Camp Triumph co-founders Kathi and Matthew Sheriko, left and centre, with camp counsellor Ashley Lockyer, at the camp’s home on Malpeque Bay. The camp is celebrating its 10th anniversary this yea
©Colin MacLean - TC Media
Ten years of juggling a million little details.
Ten years of scraping for every penny.
Ten years of being a shoulder to cry on.
Ten years of sharing in the tears.
As of this month, it has been 10 years since Wolfville's Sheriko family started the first Camp Triumph in Prince Edward Island.
Founded as a refuge for kids from families dealing with serious illness, the camp has helped thousands of young people, ages seven to 17, temporarily escape from some very serious situations.
It is, true to its name, a triumph.
Not only for them, insists the Sheriko family, but for the kids, families, and loyal community of volunteers who have sprung up around them.
Seventeen-year-old Makayla Powell, of Kensington, PEI, is proof of that success.
Powell has a sister who’s autistic and, while she loves her family dearly, going to Camp Triumph provided a carefree week for her.
She started looking forward to camp every year.
“It was the most fun I had all summer,” she said.
“It was just a week for me to be myself. I didn’t have to worry about what was happening at home. Sometimes it can be very stressful … so it was just a chance to get away for a weekend and be a kid.”
Powell, who recently graduated from high school, is now going to a leadership session at the camp to become a counsellor. She eventually hopes to work with children as a speech pathologist.
“Camp’s really helped me build up my confidence and helped me figure out that I want to help kids when I grow up. I’ve seen all the counsellor and how they are role models for other people, and I want to be in that position,” she said.
Stories like Powell’s are far from unique at Camp Triumph, said Kathi Sheriko.
Kathi co-founded the camp with her oldest son, Jordan, in 2004.
They got the idea for the camp through reflecting on their own experiences.
Kathi has battled breast cancer over the years and her husband lived for many years with a tumour before finally passing away.
The experience of having two parents with serious health problems taught the Sheriko family the value of having a temporary escape.
“We thought initially it would be a good respite for kids who have challenging situations at home – but it’s been so much more than that,” said Kathi.
“The kids’ stories keep us going. That’s why we do it … The alternative is to be totally depressed and give up on life,” she said.
Though, getting the camp off the ground has been a challenge, she added.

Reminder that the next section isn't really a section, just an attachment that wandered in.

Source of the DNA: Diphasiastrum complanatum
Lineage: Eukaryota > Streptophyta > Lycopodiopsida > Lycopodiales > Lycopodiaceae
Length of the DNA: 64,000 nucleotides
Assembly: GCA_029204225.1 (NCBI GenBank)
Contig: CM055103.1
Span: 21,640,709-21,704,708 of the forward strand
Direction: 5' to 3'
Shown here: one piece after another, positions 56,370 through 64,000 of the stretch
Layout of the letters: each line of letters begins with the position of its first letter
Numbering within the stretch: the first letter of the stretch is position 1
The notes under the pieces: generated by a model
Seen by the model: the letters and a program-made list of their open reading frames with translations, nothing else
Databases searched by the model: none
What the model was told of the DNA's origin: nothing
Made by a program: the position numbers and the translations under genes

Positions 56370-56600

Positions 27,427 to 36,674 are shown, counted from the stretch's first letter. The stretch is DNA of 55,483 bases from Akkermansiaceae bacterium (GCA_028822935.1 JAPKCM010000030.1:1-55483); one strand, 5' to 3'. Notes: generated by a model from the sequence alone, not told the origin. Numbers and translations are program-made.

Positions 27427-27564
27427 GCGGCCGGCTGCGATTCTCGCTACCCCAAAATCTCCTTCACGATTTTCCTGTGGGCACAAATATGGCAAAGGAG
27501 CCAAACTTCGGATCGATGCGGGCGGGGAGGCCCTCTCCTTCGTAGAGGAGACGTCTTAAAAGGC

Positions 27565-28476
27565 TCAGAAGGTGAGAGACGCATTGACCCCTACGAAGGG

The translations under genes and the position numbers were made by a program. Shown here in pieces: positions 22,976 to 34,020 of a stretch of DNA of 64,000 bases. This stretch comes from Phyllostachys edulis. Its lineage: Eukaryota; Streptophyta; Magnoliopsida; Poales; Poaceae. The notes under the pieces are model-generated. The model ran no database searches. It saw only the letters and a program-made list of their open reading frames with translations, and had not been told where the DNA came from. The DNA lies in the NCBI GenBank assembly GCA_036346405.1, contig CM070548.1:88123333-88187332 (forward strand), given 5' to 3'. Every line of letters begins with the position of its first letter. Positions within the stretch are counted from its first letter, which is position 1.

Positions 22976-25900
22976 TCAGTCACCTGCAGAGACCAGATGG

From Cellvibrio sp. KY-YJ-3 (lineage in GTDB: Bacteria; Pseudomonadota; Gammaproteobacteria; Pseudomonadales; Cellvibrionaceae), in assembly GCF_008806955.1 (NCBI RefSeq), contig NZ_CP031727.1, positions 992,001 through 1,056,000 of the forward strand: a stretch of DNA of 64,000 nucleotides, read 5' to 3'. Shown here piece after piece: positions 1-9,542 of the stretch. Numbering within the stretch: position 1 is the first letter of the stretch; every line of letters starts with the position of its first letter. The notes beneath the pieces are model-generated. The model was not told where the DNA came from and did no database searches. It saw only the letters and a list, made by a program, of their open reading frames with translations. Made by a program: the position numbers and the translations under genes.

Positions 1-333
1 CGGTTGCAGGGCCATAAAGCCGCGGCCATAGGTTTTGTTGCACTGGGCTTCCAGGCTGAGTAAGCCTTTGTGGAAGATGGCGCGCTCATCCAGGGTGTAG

Camp Triumph does not charge for attendance so they’ve had to be creative when it comes to staffing and building infrastructure.
Donations and grants over the years have to them build their hall, bunk houses, dining room and kitchen, while more grants help pay for their two full-time staff, who are supported by dozens of volunteers.
They moved around in the early years, she added, but eventually struck a deal with the province to lease several acres of land next to Cabot Park.
They now take groups of 70 kids for one week stints every week from July 18 to Aug. 23.
The Sherikos themselves work at the camp in one form or another all year ’round.
“We’ve put an awful lot into it, and a lot of the tasks are not fun, but they’re
worthwhile in the long run,” said Kathi.
Matthew Sheriko has been involved with the camp since the beginning.
He’s a young man, only 25, but he’s seen kids grow up and become productive adults over the past 10 years.
It’s an incredibly rewarding thing to see, he said.
“That’s probably one of the things I take away, that we’ve helped to influence the young people that come to this camp over the years. They’ve really grabbed onto it and been excited about coming and learning from the other kids here,” he said.
Into the future, added Kathi, the camp is trying to work out ways to stabilize its funding and potentially expand programming, if that’s successful.
They’re even experimenting with crowdfunding; anyone who’d like to check out that initiative can get details at their website.
But while they continue to build into the future, Sherikos are taking a few moments to reflect on the past, including holding an open house.
“It’s a milestone. We can look back with pride with having learned a lot and be motivated from all the feedback we’ve received from the kids and the parent’s who have been involved,” said Kathi.